Jesus’ response to Pilate concerned his kingdom, not his status as a king. Perhaps what is more important, however, is that Jesus changed the subject from kingdom to truth; what is important in this world, according to Jesus, is not who is on the throne or in power politically but what is true. Get that right and the rest will follow, he seems to say in this, his very last teaching in his life on earth.

“Truth lies wrapped up and hidden in the depths,” said Seneca the Younger, a Roman philosopher from the time of Jesus (De beneficiis VII.1). “We sometimes discover truth where we least expected to find it,” said Quintilian, another Roman of the first century (De institutione oratoria XII.8.3). The practical political philosopher Pilate went further, questioning the reality of the concept itself: What is truth?

At that time, Jesus did not respond verbally to Pilate’s question; but we his followers hear his voice and thus know the truth. Earlier in the Gospel, Jesus said, “I am the way, the truth, and the life; no one comes unto the Father but by me” (John 14:6). We who follow him must ask ourselves again and again, “Are we listening?”

Consider the voice of the tempter in Eden contradicting the voice of the Lord God: “You will not die,” he said to Eve. She listened to him instead of God, and her husband listened to her. Our first disobedience involved ignoring and questioning the one who is the truth, turning to another. In this way, in a sense, Pilate recapitulates the Fall of man, washing his hands of the crisis.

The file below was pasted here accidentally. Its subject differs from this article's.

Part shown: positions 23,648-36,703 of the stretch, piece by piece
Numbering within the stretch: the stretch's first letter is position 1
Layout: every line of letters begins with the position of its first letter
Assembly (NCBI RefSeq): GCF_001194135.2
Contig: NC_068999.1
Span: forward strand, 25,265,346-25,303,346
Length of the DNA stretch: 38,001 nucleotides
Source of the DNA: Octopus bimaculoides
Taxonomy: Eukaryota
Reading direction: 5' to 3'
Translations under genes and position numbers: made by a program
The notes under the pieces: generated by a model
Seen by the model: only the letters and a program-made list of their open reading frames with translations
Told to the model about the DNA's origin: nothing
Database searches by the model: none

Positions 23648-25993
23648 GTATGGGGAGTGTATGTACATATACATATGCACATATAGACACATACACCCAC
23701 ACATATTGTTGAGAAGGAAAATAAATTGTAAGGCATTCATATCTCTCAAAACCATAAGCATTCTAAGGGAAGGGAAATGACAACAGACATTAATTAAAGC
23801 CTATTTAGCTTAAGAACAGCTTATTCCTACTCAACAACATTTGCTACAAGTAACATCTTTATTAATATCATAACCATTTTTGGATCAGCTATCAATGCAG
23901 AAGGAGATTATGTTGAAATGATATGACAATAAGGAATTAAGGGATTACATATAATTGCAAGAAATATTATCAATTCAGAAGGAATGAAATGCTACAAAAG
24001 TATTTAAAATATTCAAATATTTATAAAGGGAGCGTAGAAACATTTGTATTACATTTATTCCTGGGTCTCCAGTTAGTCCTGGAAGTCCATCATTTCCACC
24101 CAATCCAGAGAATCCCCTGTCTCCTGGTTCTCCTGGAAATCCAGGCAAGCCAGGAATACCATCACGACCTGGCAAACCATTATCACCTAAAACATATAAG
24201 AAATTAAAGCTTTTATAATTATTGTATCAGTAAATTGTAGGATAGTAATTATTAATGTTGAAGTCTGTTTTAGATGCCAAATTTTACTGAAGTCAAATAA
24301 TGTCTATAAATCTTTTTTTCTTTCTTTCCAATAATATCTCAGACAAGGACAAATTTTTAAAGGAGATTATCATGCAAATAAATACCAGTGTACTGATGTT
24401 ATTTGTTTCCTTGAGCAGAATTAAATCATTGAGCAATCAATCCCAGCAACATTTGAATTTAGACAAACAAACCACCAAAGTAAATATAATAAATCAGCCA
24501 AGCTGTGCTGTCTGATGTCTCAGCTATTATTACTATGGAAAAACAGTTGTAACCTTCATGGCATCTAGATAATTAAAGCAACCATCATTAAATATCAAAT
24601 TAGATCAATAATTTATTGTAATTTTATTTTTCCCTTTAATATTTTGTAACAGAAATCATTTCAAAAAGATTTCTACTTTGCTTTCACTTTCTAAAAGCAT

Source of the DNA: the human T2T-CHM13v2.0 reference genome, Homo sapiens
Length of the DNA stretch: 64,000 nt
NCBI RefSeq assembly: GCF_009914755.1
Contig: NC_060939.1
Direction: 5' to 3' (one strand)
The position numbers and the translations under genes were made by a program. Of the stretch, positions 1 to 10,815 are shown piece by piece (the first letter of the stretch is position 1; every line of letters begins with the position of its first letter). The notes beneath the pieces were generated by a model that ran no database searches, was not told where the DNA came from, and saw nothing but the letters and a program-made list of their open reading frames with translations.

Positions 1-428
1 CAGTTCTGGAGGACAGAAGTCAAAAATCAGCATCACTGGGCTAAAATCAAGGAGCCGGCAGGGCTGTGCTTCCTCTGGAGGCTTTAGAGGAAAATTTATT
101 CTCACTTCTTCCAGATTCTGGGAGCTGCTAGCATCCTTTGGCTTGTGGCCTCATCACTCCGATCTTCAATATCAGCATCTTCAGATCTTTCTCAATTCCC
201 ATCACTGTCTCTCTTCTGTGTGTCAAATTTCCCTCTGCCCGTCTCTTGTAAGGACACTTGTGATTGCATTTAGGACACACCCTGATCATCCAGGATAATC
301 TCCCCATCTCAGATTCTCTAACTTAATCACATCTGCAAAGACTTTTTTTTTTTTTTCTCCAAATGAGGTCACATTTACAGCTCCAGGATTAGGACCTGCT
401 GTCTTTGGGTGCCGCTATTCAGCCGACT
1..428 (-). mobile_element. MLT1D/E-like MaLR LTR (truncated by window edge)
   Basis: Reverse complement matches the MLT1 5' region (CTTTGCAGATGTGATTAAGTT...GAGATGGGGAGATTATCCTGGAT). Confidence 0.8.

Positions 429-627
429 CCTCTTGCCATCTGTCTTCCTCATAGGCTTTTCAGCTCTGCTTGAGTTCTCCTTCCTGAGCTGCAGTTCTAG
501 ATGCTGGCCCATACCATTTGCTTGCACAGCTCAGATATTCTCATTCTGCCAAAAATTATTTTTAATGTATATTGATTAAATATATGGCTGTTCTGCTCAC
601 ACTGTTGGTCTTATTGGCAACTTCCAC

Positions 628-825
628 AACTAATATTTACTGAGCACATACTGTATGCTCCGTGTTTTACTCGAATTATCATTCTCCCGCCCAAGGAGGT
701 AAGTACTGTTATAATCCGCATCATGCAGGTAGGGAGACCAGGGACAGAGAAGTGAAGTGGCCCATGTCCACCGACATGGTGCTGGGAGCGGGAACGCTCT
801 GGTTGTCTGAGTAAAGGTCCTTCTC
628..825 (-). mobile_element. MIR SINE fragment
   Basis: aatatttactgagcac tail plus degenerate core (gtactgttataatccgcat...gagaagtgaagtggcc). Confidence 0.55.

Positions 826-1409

Jesus, the Word made flesh who dwelt among us, still teaches his disciples: “The hour is coming, and now is, when the dead will hear the voice of the son of God and those who hear will live” (John 5:25). “If you continue in my word … you will know the truth and the truth will make you free” (John 8:32).

The Word preached that one last time to Pilate, the Roman procurator who had the power to sentence him to death, and he spoke of the truth. Pilate questioned if the truth was knowable; he asked the Truth himself. The truth is knowable: we know it by listening to Jesus and looking to him, not because he is a king, whether you like kings or not, not because “we have no king but Caesar” or no king but “we the people,” but because the truth of eternal life has been revealed to us, and beckons us, and saves us on this Good Friday: not your truth or my truth, but the Truth.

Other posts by Jean Meade are here. The featured image is the statue of Pontius Pilate at Sagrada Familia. The photo was taken by Scott Sherrill-Mix, and is licensed under Creative Commons.

About The Author

The Rev. Dr. Jean McCurdy Meade is a retired priest of the Diocese of Louisiana, formerly the Rector of Mount Olivet Church, New Orleans. She resides now in her hometown of San Antonio, Texas, as well as Santa Fe, New Mexico, and New Orleans. She was formerly the dean of the Downtown New Orleans Deanery in the Diocese of Louisiana, and she has served on the diocesan Standing Committee and as deputy to the 2006 General Convention and alternate in 2009.

Her Ph.D. from Tulane University is in philosophy; her seminary degree is from Notre Dame Roman Catholic Seminary in New Orleans, where she was a faculty member before her ordination. She holds a B.A. from Agnes Scott College and an M.A.T. from Duke University and has taught in high school and various colleges for many years. She is a contributor to The Living Church.